A series of tariffs imposed by the US on its major trade partners since early last year, and retaliatory actions have altered global agriculture trade flows and allowed other suppliers to make inroads into markets traditionally dominated by the US. Tariff and weather issues have led to most analysts lowering their estimates for US soybean and corn production this season, while US wheat output is expected to stay flat. The US introduced tariffs on billions of dollars’ worth of Chinese goods in March 2018. China retaliated by slapping its own tariffs on various US goods imports in July 2018, including a 25% tariff on soybeans. China is the world’s largest soybean importer, and is also the biggest market for US soybeans. The US and China recently agreed to resume trade talks, but uncertainty still prevails. Most of the top global agribusiness trading houses have identified the US-China trade dispute as a major risk to their bottom line and operational revenues this year.
Spring Wheat Market a Mixed Bag Regarding Prices
AgUpdate – 07/07/2019
The spring wheat market was kind of a mixed bag as the Fourth of July approached. “We had a nice rally in May/early June, which was driven by improving U.S. wheat export demand, significant planting delays of corn and concerns of what that final production will be,” said Jim Peterson, marketing director for the North Dakota Wheat Commission. At certain price levels wheat does compete with corn for feed demand, so corn concerns are potentially supporting greater wheat demand. Also, the wheat market has been reacting to heavy rains that have taken place in the soft red winter and hard red winter wheat regions which have raised disease threats and concerns about overall quality of those crops. As of June 23, producers were still struggling to harvest this year’s winter wheat crop. In fact, only 15 percent of the winter wheat crop had been harvested. That compares to 40 percent complete by that time last year and about 33 percent complete on average.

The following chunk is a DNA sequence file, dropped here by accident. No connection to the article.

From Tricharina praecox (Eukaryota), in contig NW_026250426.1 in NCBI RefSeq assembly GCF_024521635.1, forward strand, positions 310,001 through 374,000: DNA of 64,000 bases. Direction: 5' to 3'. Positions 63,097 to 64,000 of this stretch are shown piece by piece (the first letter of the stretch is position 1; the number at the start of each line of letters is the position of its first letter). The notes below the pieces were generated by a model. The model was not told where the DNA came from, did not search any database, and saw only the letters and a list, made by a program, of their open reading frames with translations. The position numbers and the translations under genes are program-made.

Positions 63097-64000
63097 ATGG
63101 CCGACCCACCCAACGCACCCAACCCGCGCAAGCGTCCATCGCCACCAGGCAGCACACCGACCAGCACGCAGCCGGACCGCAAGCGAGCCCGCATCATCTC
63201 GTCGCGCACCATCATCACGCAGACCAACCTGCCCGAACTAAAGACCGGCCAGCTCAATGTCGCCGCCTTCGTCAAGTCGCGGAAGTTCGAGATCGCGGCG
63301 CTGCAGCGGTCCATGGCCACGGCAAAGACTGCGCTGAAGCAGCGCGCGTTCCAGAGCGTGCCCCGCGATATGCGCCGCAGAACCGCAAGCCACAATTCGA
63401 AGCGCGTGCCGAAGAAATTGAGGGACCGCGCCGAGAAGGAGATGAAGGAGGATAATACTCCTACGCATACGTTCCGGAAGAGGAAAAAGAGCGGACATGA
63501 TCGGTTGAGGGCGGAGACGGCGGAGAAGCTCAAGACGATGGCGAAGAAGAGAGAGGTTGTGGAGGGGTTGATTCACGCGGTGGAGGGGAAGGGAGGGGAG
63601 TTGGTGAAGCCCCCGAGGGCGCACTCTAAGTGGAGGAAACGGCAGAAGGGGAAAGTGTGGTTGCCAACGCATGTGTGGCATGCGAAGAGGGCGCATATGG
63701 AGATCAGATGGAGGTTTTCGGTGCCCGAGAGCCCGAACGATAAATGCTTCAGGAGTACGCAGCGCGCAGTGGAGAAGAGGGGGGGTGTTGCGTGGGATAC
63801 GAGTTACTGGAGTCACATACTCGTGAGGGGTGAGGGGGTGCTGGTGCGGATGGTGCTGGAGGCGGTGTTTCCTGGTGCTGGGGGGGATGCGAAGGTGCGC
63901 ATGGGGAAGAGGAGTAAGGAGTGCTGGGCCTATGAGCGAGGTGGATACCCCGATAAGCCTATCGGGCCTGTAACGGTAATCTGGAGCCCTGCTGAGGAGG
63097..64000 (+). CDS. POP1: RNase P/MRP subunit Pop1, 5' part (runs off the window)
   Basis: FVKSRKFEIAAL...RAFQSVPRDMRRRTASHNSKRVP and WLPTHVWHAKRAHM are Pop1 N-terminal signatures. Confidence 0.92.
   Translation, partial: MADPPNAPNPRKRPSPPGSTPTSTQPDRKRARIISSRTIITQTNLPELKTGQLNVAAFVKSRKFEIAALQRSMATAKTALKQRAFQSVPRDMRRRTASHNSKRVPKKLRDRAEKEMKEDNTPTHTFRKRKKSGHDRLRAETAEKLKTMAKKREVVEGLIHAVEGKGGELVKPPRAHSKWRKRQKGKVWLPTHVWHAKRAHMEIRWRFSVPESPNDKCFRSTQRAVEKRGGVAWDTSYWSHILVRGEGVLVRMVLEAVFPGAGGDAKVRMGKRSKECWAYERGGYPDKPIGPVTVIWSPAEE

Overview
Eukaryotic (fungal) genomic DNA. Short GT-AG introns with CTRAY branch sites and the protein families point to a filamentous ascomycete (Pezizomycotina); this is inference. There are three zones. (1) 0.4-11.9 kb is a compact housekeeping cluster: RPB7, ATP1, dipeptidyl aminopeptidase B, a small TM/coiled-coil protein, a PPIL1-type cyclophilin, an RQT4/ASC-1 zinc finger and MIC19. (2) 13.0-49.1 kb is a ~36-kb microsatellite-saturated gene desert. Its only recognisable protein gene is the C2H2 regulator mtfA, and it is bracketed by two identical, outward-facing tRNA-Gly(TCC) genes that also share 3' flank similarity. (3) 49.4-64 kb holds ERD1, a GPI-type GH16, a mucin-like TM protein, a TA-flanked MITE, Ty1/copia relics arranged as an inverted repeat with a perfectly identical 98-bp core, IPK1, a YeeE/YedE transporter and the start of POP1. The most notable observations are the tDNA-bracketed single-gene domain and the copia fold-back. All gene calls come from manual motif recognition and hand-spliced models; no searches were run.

Day 7, Kansas Wheat Harvest Report
Kansas Wheat Commission – 07/07/2019
Rain continued to be hit or miss over the holiday weekend. Many Kansas wheat farmers spent their Independence Day in the wheat field. Some areas in south central Kansas have finally wrapped up their harvest, but there are still a lot of acres left to cut in the rest of the state. While some areas in northwest Kansas have begun, they have been chased out of the fields by scattered storms. Localized rainfall amounts range from zero to more than 8 inches across the state. There is still green wheat in some areas as well. Josh Debes, who farms near Hoisington, reported that, “with all things considered, late planting, hail damage and weed pressure, we’re pretty happy with this year’s crop.” While yields are lower than the last couple years, they are in line with the 10 year average. Debes says they are down to their last 30 acres of wheat to cut, but with 2 1/2” of rain Saturday night and more expected Monday night, they won’t be able to finish those up for a few more days. Harvest began June 26, which is much later than normal. Josh and his wife Julia returned to the farm five years ago, and this is the first time they have even cut wheat in July.
Source: U.S. Wheat Associates